14 Jul 2018 - 19 Jul 2018
14 Jul 2018 - 19 Jul 2018
The legendary tale of the sharp-shooting hero on a quest for freedom makes for grand opera: a struggle for liberty from oppression and the courage that victory demands.
Rossini’s final masterwork, famed for its iconic overture, will be staged in Australia for the first time in over a century. Epic opera demands epic staging and director Rodula Gaitanou (Royal Opera House, Opera Holland Park) and designers Simon Corder and Esther Marie Hayes tackle Tell with grit and grandeur. Victorian Opera’s Artistic Director Richard Mills conducts an all-star cast of the finest singers from Australia and abroad.
Hope illuminates a darkened world in this striking new production.
Palais Theatre, St Kilda
Saturday 14 July 7:30pm
Tuesday 17 July 7:30pm
Thursday 19 July 7:30pm*
Running time is approximately 3 hours, plus interval.
Sung in French with English surtitles
Price reserve maps for this performance can be found on our Venue Information page.
Rarely staged because of its epic length and formidable score, it has been over 140 years since William Tell was performed in Australia. Created in 1829 for the Paris Opera in the tradition of grand opéra – extravagant spectacles designed by multiple committees – it was not intended to be always performed in full. Rossini wrote additional music to be selected or cut depending on the scale of each production.
From the original five hours of music, our version will come in at around three hours, with a focus on the narrative and dramatic aspects which will grip modern audiences. This action-packed epic tells the story of the struggle against oppression of a pastoral community against a mechanised military power, as well as the personal conflicts of romance and family that are key to any great drama. Expect a mix of traditional and contemporary with a dystopian costume design inspired by The Hunger Games and The Handmaid’s Tale against a set evoking the traditional Swiss alpine environment.
Not only is William Tell full of great musical set pieces and arias whose brilliance and difficulty are legendary, it also contains some thrilling ensemble and chorus work. One of the challenges of staging William Tell is the difficulty of finding three tenors to hit the 19 high Cs.
Befitting an epic opera, this will be the largest production Victorian Opera has ever staged with the greatest international contingent, the biggest chorus (48 members) and the most costumes created for a single production. It will be epic in all senses of the word.
So, if there’s one operatic event you want to be there for in 2018, it’s William Tell. Its appearance on the Australian stage is a historical event in itself, but its message continues to resonate in our increasingly divided modern world: hope for a better world and the possibility of living in harmony.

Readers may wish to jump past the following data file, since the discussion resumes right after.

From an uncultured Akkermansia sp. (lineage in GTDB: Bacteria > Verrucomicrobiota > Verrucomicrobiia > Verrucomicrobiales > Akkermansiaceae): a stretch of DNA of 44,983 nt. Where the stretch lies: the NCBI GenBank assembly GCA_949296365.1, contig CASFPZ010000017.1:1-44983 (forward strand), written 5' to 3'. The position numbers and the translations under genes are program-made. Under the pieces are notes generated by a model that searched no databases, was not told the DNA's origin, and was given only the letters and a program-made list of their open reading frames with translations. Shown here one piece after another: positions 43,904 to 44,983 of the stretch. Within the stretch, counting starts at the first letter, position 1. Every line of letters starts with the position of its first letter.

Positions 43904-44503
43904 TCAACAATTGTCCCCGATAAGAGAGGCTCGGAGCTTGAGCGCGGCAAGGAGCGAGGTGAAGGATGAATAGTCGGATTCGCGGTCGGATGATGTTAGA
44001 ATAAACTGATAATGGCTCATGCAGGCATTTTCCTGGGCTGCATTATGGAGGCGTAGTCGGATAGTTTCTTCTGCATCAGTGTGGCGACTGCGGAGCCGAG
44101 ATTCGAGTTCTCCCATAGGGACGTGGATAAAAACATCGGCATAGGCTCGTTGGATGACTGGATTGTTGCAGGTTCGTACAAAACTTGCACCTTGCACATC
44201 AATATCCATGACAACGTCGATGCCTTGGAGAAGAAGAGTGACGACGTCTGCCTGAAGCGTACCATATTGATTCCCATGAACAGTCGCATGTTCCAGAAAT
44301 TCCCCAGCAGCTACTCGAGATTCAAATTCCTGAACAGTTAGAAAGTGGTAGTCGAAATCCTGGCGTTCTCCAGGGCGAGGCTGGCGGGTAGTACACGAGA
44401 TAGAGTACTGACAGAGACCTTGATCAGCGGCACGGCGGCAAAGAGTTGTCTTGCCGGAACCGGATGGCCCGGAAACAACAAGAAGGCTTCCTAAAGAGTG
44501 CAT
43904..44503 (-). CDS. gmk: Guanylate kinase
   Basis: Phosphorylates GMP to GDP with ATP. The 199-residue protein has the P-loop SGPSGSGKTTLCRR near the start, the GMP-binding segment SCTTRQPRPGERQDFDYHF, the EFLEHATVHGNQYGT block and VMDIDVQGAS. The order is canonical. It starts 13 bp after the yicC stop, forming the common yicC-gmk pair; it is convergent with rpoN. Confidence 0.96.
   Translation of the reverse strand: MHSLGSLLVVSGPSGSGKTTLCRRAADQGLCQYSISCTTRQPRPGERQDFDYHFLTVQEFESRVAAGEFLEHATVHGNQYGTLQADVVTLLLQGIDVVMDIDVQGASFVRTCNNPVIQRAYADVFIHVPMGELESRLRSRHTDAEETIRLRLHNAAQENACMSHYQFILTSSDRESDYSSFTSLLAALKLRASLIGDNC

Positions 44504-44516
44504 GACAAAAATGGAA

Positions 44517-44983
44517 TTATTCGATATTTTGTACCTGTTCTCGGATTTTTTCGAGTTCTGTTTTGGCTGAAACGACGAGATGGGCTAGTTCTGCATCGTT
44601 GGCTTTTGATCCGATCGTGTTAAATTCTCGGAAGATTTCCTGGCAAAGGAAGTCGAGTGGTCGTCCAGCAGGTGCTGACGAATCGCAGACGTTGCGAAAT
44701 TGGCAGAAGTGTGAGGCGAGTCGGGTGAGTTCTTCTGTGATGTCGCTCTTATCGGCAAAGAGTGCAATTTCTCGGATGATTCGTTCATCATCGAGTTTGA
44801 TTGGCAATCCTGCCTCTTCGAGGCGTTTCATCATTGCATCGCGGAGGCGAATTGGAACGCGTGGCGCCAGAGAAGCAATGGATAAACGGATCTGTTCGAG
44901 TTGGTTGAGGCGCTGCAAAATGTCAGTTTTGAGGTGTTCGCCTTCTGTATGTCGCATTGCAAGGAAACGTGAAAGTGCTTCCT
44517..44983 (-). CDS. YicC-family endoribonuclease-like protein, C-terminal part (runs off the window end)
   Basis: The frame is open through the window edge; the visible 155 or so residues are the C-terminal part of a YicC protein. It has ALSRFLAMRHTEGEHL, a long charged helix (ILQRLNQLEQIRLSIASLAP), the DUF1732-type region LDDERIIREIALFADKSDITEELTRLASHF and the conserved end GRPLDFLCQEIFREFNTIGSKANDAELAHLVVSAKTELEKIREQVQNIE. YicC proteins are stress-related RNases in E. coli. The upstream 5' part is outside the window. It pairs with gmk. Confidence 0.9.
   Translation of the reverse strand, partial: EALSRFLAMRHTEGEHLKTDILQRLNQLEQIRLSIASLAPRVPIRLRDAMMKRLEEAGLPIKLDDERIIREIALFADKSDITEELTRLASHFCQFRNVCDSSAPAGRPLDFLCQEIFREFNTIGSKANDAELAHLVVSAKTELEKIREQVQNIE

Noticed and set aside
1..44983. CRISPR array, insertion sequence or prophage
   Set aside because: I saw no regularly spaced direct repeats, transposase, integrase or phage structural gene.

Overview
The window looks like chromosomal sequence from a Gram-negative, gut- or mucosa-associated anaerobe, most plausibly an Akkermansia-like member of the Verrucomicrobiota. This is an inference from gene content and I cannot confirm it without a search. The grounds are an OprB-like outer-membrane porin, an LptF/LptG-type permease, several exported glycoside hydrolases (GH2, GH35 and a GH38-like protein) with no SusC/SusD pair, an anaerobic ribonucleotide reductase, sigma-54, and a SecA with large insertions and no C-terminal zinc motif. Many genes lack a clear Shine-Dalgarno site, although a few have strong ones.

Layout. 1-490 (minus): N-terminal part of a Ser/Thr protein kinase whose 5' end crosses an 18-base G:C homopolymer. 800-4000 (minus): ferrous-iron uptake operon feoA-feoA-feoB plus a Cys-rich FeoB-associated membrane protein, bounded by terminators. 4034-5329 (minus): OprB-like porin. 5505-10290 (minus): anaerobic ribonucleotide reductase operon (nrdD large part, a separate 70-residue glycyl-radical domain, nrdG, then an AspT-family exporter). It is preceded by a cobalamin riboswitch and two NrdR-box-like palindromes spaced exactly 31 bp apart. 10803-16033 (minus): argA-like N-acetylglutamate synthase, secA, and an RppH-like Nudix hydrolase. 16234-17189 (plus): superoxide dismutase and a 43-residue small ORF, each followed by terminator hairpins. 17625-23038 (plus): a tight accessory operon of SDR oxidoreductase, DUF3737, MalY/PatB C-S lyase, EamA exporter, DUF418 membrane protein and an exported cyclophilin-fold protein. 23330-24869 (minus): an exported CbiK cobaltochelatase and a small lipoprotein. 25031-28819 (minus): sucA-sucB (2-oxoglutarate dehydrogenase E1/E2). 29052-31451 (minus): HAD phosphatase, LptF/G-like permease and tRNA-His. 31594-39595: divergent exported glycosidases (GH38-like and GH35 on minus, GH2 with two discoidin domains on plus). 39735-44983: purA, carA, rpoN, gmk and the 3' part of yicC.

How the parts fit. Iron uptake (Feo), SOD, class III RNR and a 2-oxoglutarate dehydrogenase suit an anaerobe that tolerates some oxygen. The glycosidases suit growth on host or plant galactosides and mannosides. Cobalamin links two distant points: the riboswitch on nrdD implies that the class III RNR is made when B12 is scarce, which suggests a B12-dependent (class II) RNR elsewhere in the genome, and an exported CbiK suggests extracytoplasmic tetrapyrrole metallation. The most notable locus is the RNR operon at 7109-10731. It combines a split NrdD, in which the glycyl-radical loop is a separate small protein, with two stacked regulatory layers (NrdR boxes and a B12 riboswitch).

In a Swiss pastoral community on the shore of Lake Lucerne, villagers are suffering under oppressive Austrian rule led by the tyrannical Gesler. William Tell, a skilled bowman and an expert boatman, dreams of justice and liberation.
Arnold is torn between his patriotic duty and his love for Mathilde, Gesler’s sister. After his father is killed by Gesler’s men, Arnold vows to join Tell and local rebels in their fight for freedom.
When Gesler forces the villagers to pay respect to his hat on a pole to assert his domination, William Tell refuses. As punishment, Gesler sadistically makes him shoot an apple off his son’s head. Tell succeeds and accidentally reveals that he had a second arrow ready to kill Gesler if he had missed.
Tell is taken by boat to be imprisoned in a fortress across the lake. When a raging storm hits he uses his nautical skills to guide the boat back to shore and jumps off, killing Gesler with a lethal arrow. The Swiss patriots triumph against enemy forces and celebrate their victory. Mathilde and Arnold are reunited and affirm their love for each other. As the Ranz des Vaches (‘Call to the Cows’) plays for the final time, light is restored to Switzerland proving there can be a happy ending at the opera.
Thrilling ensembles, chorus work, musical scene painting, and vocal virtuosity represent the highest development of Rossini’s art. His music has the power to sustain a narrative, to create atmosphere and to reveal the inner drama of the story that remains fresh and vital in our own time.
Rossini uses the orchestra in more elaborate textures that in any of his other work. The famous Overture begins with a concerto for the cello section building to the well-known solo for the cor anglais based on the Ranz des Vaches (‘Call to the Cows’) and the galloping passage of The Lone Ranger fame. The horns are central to creating Swiss colour and the sense of a community deeply connected to nature.
Musical highlights include Arnold’s celebrated Act IV aria ‘Asile héréditaire’, Tell’s ‘Sois immobile’ aria before the apple shot, the unique trio in Act II, and one of the most wonderful finales written in opera.
Extract from The Great Rossini Overtures, Ola Rudner conducts Tasmanian Symphony Orchestra (TSO) , ABC Classics 2004.
Composer Gioachino Rossini
Librettists V.J. Etienne de Jouy and H.L.F. Bis
Conductor Richard Mills
Director Rodula Gaitanou
Set and Lighting Design Simon Corder
Costume Design Esther Marie Hayes
Guillaume Tell Armando Noguera
Arnold Melcthal Carlos E. Bárcenas
Walter Furst Jeremy Kleeman
Melcthal Teddy Tahu Rhodes
Jemmy Alexandra Flood
Gesler Paolo Pecchioli*
Rodolphe Paul Biencourt
Ruodi Timothy Reynolds
Leuthold Jerzy Kozlowski
Mathilde Gisela Stille
Hedwige Liane Keegan
*Paolo Pecchioli appears with the support of the University of Melbourne.
|30 Years & Under||NA||NA||$35||$35|
For more information or phone bookings, contact Ticketmaster on 136 100.
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the Melbourne Conservatorium of Music, University of Melbourne